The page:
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Tagged With documentaries
This past weekend, the BBC aired Terry Pratchett: Back in Black, a part-drama, part-documentary tribute to mark the death of one of fantasy's most beloved authors. Typically, these sorts of specials about dead celebrities include "talking head" insight from fellow celebrities, but rarely cover the indelible mark left on seas of ordinary fans. Back in Black does, and it's what makes it stand out as a stunning farewell to Pratchett.
The only thing attracting more attention than the US election right now is that harrowing Planet Earth II video showing a recently hatched iguana as it fends off an army of snakes. For those who can't get enough of this clip, BBC Earth has released some new footage of the encounter as it was being filmed.
It's almost the weekend, and that means you should book in another Gizmodo movie night. This week, dive into the trove of documentaries available on Australian streaming services — the one area we are remarkably rich in content. To get you going, here are 15 brilliant documentaries exploring different aspects of humanity and civilisation.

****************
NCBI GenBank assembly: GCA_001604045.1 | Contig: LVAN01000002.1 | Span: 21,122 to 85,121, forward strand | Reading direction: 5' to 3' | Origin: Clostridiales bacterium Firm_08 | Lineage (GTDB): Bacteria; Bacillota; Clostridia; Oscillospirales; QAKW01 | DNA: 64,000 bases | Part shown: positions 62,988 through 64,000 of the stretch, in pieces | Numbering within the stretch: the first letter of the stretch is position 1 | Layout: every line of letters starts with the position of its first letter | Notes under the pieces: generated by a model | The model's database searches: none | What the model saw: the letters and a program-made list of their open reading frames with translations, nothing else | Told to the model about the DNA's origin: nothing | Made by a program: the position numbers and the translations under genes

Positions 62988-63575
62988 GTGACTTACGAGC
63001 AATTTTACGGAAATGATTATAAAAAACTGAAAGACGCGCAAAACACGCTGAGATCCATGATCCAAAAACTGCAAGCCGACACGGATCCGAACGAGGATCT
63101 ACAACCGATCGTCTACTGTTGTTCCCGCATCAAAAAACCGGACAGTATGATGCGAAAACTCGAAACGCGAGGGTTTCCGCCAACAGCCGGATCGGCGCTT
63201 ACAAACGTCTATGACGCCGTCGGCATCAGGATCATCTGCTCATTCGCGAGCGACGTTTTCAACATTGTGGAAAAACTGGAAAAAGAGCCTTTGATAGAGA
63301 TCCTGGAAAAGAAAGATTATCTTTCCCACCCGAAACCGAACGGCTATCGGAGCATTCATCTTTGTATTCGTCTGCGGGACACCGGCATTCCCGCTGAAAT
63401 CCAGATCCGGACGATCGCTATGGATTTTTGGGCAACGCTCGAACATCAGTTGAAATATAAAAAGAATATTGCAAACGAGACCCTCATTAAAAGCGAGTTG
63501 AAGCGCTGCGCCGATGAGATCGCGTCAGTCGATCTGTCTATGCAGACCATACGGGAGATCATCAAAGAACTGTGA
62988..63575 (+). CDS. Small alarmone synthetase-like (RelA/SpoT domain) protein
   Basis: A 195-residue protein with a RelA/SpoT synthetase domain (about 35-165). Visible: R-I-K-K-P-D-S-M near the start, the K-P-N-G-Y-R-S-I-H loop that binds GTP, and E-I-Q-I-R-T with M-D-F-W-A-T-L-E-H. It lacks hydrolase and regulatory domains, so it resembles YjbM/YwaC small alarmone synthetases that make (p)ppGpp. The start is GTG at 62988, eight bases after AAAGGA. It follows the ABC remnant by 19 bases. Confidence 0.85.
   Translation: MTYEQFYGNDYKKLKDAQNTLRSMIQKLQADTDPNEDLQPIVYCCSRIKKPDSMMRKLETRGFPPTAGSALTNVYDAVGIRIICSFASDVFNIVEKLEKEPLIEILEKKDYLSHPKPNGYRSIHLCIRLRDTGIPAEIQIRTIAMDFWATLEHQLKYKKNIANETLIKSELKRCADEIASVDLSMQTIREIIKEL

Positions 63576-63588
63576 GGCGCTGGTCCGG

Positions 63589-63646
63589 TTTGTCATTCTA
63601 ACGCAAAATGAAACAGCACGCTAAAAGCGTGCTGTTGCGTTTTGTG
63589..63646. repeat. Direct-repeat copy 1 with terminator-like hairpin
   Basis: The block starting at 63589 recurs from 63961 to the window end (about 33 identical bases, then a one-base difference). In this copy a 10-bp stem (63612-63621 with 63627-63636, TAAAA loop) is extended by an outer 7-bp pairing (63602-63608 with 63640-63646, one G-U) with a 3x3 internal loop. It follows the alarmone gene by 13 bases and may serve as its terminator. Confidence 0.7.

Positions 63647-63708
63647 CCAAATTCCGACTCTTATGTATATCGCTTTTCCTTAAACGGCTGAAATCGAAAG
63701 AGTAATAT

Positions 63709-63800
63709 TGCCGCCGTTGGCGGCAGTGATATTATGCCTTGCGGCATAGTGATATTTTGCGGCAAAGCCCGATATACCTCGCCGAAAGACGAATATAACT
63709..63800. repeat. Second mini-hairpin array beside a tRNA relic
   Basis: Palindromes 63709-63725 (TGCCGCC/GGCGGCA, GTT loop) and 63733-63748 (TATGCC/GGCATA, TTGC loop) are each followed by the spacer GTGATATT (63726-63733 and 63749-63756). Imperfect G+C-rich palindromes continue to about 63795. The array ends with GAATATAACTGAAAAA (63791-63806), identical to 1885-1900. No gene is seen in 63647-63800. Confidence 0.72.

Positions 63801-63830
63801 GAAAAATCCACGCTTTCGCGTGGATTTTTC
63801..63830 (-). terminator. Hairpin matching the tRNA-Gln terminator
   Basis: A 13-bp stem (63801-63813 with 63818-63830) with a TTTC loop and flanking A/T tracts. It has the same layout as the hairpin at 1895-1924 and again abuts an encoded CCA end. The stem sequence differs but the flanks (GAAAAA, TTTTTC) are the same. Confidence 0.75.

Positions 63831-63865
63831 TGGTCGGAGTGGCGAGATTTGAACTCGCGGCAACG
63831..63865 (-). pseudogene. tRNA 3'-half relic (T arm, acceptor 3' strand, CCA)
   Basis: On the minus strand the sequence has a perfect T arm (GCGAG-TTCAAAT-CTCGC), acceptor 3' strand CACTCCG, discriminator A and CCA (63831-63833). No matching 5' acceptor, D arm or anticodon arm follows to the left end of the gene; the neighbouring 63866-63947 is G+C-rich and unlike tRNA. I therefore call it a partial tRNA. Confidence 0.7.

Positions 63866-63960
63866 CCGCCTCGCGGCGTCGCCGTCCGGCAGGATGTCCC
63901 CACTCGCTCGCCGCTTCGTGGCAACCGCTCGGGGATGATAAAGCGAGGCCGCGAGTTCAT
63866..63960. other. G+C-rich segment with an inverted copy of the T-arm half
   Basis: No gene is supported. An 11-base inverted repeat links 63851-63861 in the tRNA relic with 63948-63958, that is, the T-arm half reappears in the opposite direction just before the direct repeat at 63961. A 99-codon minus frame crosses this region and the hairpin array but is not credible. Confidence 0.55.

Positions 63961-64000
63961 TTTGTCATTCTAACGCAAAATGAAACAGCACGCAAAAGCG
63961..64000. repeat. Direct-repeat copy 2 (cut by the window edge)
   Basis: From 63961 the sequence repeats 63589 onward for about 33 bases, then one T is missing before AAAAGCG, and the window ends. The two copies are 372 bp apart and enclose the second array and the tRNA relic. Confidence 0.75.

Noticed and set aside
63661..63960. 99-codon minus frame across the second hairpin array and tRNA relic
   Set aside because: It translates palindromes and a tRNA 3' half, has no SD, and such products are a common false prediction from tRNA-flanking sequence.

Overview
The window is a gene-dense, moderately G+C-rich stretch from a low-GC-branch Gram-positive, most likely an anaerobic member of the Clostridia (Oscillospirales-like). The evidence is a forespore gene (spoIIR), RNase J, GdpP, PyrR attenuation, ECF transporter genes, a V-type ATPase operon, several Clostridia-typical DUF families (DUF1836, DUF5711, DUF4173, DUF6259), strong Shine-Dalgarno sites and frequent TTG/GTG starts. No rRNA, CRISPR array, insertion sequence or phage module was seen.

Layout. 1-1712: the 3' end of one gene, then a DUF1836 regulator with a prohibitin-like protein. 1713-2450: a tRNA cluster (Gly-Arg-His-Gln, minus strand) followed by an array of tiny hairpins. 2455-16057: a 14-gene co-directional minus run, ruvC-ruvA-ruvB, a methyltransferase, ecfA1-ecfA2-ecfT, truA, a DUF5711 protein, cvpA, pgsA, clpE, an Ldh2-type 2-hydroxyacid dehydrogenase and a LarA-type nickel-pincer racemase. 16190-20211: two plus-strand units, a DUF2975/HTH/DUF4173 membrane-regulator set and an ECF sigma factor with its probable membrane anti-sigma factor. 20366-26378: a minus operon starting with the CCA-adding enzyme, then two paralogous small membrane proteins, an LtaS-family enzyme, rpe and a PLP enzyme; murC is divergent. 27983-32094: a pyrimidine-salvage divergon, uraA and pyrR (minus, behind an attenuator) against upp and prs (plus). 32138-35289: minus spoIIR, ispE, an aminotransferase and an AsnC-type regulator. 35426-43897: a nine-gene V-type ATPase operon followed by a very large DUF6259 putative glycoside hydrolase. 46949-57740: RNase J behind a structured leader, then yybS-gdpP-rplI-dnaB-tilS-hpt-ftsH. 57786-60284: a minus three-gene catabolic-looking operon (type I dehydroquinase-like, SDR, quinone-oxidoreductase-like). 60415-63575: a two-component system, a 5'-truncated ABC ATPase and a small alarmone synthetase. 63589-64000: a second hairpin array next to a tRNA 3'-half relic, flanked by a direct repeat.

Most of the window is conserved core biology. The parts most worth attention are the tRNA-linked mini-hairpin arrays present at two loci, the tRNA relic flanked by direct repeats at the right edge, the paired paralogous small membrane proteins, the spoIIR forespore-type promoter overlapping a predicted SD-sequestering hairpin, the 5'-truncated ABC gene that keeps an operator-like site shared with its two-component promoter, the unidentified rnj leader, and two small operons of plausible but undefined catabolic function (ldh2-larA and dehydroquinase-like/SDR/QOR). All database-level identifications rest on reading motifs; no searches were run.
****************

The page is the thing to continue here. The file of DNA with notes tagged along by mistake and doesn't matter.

Video: It is damn near impossible to explain the joy that comes from watching Who's Out There, a documentary on aliens made by NASA in 1975 starring real scientists, regular people, and then Orson Welles, pontificating into the camera. I cannot emphasise this enough: Spend half an hour watching this.
Tech mogul and legit crazy person John McAfee is the subject of an upcoming six-part documentary by Spike TV, and I cannot wait.
Yoshida Brewery in northern Japan is a 144-year-old family brewery that makes sake the old-fashioned way. That is, they make sake in a way that preserves a 2000-year-old tradition. Erik Shirai made a beautiful short of the people at Yoshida and the process of making sake in his film The Birth of Sake, and it looks like it will be an incredible watch.